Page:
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In comparison to talking, typing is:
- Slow: you can talk at up to 160 words per minute, whereas you are lucky if you can type at 40 wpm.
- Inaccurate: words tend to be mistyped or misspelled—further reducing the effective speed. This is especially true for people suffering from dyslexia.
- Injurious: continuous typing is a common cause of repetitive strain injuries (RSI).
- Impossible: various impairments make typing impractical; these include: lack of limbs, Parkinson’s disease, injured arms, or RSI.
So why do we still type rather than dictate to our computers? There are some potentially good reasons:
- Talking aloud in a library may be considered anti-social.
- Physically cannot speak.
- Lack of suitable computer software for the computer or language being used.
- The dictation software is not sufficiently usable or accurate to be beneficial.
With the latest version of Nuance Dragon NaturallySpeaking the last two reasons should no longer apply.
Dragon has been the leader in speech recognition dictation software for some years and Version 9 has been improved so that it should be attractive to most PC users.
The recognition algorithms have been improved. According to Nuance the accuracy has improved by 20% over V8 and 50% over V7; this means that the product should give 99% accuracy straight out of the box.
This level of initial accuracy means there is no longer any requirement to train the program to a particular user’s voice. In earlier versions the user had to read several passages of text—The Alice in Wonderland exercise—and many users found this time consuming and frustrating. The accuracy does still improve over time by recognising when the user has made a correction and incorporating this into its database. This will now be most useful for adding specialist jargon used by the dictator.
Nuance have improved the on-line help so that users can quickly become competent in all aspects of the product including voice commands to control the computer and good dictation practices.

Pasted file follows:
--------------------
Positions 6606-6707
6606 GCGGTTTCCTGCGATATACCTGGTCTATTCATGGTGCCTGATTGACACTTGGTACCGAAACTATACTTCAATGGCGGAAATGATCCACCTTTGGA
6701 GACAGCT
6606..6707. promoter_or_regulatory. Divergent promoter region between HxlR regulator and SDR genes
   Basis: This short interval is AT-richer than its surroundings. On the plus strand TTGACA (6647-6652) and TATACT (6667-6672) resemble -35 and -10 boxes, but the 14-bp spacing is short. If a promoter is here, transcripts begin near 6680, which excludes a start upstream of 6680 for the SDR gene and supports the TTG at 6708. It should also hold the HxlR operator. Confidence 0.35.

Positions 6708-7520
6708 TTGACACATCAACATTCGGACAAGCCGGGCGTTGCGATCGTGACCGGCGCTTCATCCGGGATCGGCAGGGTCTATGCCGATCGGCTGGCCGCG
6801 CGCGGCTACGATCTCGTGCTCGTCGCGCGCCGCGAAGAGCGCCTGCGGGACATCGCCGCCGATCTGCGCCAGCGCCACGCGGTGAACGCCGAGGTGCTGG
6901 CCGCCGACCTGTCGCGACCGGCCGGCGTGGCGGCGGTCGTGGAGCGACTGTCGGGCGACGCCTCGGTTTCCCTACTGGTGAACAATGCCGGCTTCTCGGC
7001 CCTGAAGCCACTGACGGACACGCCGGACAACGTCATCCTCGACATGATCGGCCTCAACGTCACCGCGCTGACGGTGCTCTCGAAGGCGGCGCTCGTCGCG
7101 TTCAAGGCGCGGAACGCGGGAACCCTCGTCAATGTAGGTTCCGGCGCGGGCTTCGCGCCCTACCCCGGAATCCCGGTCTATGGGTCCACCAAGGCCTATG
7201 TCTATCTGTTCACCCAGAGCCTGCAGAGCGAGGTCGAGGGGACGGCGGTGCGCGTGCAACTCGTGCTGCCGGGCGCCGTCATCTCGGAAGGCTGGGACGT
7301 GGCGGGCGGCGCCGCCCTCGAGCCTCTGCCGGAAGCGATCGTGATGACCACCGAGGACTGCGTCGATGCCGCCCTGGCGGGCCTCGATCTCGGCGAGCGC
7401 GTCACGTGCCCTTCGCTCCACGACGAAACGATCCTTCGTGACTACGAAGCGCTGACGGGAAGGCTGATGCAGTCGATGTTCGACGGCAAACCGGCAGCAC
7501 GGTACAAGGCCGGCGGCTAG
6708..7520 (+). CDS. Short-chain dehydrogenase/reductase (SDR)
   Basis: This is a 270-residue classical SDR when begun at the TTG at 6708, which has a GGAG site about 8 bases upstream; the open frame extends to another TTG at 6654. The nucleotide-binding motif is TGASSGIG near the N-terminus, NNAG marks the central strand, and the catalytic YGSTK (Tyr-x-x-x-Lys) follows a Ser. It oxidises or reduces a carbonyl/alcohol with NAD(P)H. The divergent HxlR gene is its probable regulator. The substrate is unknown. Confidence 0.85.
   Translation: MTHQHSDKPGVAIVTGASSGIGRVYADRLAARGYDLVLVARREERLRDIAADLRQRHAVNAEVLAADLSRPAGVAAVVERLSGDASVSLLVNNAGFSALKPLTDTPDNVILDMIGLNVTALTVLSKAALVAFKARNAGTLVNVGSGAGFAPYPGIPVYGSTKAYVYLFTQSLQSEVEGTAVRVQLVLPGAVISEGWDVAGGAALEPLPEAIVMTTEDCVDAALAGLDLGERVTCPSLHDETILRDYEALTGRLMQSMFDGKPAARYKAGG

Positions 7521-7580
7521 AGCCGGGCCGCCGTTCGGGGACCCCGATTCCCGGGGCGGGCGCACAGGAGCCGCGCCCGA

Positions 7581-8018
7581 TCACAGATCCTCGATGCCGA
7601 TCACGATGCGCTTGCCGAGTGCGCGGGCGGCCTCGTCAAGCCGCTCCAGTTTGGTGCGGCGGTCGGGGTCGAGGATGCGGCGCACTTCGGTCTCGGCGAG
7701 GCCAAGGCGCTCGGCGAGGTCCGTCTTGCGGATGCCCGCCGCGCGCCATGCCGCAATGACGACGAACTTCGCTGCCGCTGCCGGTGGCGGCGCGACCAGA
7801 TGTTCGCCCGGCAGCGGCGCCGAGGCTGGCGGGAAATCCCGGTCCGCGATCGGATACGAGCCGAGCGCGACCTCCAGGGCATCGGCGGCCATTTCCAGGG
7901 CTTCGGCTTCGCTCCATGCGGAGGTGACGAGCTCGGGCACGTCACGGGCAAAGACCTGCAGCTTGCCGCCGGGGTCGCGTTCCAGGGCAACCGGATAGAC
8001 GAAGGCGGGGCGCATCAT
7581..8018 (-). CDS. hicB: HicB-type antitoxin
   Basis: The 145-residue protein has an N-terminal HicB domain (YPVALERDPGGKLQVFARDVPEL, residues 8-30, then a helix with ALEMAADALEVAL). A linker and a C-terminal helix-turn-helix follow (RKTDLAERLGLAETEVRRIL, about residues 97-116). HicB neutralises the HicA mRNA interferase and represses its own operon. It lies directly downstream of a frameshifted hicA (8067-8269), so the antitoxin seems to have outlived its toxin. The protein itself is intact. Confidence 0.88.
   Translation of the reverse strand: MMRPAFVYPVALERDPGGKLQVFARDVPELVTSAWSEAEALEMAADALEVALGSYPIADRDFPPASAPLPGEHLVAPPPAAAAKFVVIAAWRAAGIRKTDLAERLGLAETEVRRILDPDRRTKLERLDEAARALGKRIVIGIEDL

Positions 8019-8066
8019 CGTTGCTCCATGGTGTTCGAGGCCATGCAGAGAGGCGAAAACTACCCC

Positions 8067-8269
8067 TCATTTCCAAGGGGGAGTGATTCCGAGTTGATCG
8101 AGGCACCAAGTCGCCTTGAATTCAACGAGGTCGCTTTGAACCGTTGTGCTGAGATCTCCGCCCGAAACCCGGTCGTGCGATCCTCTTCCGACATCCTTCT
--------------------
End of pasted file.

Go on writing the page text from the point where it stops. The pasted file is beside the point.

Dragon NaturallySpeaking V9 is section 508 certified (the main US legislation on computer accessibility); this means that V9 can be used by people with disabilities; for example everything can be controlled without needing to use a mouse.
Support has been added for Bluetooth headsets so that the user no longer needs to be tethered to the computer. The problem, until now, has been that the bandwidth was too small and this lead to a low quality audio signal and therefore a lower accuracy rate.
Enterprises can now more easily implement Dragon as it is now available on Citrix thin client or via a network install.
The medical and legal professions have been leaders in the use of dictation software. The methods of working, the specialist language, the need for formal and structured output, and the continued use of dictation and transcription services, have made speech recognition a powerful and productive solution. Nuance provides a special version of Dragon for these two professions with extensive specialist vocabularies.
Bloor would recommend that enterprises should have Dragon available on their network and offer it to any employee who requests it; this would bring multiple benefits:
- They will be able to offer jobs to applicants who cannot use a keyboard, for whatever reason, increasing the pool of talent they can tap into and also reducing the possibility of legal action against them.
- Employees who complain of arm or back problems, which may be caused by use of the computer and could be a precursor to RSI, can use Dragon for some of their work. This should reduce the number of sick-days taken by employees because of arm and back problems. It also reduces the chance of long-term sick leave and litigation surrounding cases of RSI.
- Finally, enterprises will find that certain tasks can be tackled faster and more accurately using dictation rather than typing. Having Dragon available will provide the opportunity for employees to recognise these task themselves and improve the overall productivity of the organisation.
Speech recognition is becoming pervasive with its use in call centres, in-car systems, mobile phones etc. It is now time it became a common tool for dictation in the home and the office and, in particular, for anyone who can not easily use a standard keyboard and mouse.